He, and others, warn Sara and Aaron about the dangers, especially about packs of men looting and killing, targeting travelers. Hanson only agrees to let them leave when old man Rufus Tanner decides to go with them and see them safely to the first stage of their journey, the Overland Stagecoach line. Sara is not confident about Rufus Tanner. She doesn’t trust him. But he is the only volunteer. Everyone else is weary and grief-stricken from a cholera epidemic that has swept the community.
Sara can’t wait to find a better alternative than Tanner; she and her brother have a court date in San Francisco. Their whole future depends on getting to their destination in time.
Saying goodbye to her best friend, nineteen-year-old Mark Davis, is especially hard. They vow to meet in a year and further consider marriage.
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AE: My! What difficult decisions for such young people. Is this a stand-alone novel, or the beginning of a series?
DD: I hope to write a sequel. I’m involved in the research stage right now.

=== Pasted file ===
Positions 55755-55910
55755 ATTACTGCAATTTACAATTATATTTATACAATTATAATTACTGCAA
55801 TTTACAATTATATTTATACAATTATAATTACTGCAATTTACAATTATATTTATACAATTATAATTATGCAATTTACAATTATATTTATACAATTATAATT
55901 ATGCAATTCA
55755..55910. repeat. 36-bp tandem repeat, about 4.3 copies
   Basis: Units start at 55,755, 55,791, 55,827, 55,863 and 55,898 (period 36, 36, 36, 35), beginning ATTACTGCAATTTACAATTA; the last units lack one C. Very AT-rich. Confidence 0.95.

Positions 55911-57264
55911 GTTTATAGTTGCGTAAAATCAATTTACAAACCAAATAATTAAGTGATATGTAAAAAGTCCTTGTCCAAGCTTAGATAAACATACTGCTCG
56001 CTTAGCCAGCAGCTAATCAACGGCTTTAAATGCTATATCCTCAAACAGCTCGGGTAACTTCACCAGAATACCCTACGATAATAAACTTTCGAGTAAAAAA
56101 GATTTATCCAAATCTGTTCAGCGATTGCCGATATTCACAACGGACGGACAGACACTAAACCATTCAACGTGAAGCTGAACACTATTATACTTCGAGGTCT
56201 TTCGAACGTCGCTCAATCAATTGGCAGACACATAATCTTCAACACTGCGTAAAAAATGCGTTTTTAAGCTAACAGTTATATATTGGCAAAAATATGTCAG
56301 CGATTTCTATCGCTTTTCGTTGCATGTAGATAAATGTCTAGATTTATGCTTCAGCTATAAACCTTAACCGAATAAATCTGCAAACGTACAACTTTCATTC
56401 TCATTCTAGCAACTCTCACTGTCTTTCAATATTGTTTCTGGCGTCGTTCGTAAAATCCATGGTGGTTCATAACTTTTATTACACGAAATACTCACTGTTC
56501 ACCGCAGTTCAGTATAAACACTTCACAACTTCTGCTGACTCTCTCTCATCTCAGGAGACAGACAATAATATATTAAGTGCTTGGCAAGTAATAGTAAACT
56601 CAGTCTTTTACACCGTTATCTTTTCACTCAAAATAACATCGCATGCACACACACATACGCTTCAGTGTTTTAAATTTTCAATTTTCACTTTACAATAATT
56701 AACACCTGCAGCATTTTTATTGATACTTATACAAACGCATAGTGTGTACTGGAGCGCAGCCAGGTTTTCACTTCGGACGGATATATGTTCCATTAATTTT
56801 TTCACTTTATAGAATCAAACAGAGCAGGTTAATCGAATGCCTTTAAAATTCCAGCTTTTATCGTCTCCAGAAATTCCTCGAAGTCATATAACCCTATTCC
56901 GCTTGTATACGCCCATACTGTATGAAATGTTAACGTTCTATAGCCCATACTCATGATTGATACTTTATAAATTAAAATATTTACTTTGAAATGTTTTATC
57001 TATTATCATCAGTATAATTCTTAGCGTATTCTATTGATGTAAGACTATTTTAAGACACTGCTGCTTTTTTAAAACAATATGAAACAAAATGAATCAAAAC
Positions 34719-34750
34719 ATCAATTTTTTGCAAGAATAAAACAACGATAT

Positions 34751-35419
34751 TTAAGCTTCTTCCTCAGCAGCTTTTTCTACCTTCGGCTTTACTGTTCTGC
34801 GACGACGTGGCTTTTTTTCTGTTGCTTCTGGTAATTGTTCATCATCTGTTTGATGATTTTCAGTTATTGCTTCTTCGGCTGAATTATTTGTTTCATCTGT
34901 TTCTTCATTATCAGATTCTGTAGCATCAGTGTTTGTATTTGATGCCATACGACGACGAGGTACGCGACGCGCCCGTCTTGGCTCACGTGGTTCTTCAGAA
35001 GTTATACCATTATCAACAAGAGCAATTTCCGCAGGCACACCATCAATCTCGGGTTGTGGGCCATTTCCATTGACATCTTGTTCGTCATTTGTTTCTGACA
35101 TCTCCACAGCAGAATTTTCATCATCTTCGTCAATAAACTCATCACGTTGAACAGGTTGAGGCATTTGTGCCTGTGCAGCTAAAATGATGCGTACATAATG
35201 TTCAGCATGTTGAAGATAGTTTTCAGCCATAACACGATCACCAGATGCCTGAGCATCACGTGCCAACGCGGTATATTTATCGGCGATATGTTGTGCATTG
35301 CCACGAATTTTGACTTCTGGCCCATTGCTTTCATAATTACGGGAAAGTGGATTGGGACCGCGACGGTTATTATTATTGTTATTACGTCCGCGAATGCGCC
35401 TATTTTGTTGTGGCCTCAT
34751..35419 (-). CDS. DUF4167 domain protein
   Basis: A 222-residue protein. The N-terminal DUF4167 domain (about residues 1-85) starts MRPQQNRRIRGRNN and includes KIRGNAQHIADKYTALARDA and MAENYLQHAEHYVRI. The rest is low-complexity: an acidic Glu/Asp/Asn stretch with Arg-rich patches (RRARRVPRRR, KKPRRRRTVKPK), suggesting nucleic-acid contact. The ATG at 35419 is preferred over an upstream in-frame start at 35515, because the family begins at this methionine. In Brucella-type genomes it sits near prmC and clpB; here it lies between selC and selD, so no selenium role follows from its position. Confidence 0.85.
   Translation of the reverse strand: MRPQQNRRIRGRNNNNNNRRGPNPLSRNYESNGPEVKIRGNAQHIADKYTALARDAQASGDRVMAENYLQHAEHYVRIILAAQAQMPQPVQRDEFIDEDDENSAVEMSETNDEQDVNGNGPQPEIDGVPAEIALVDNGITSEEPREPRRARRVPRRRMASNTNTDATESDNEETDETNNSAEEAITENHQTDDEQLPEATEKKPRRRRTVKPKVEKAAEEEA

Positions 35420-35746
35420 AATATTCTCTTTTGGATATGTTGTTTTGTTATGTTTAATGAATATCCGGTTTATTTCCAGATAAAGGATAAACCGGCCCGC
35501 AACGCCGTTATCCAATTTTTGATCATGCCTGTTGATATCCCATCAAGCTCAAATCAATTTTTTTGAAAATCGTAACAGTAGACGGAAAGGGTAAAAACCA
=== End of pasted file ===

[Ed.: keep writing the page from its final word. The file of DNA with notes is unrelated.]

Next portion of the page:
AE: How will “Rebel and The Promise” be promoted, or marketed?
DD: Friends who have published are trying to direct me some. But I do need help here. I have a list of places to contact. I’ve just started.
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AE: What was the biggest learning surprise in the experience of getting “Rebel and The Promise” published and placed in bookstores?
DD: I was surprised that Mary Kay (Sneeringer, owner of the Edmonds Bookshop) gave me a chance when I asked to set up a book signing. Bless her heart. I want to support small bookstores. This is my first entry.
AE: What attracts you to the Edmonds writers’ community?
DD: I adore the commitment to the arts. It adds such a rich tapestry to the culture of Edmonds. One of my daughters lives here, so I’m feeling a part of things. It’s a great community with lots of civic pride.
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AE: Well, Dee, I am going to watch with great interest how your career as a novelist grows. Thank you for taking the time out of planning for this Saturday’s book signing to include My Edmonds News in your literary plans. We wish you great successes!
— By Emily Hill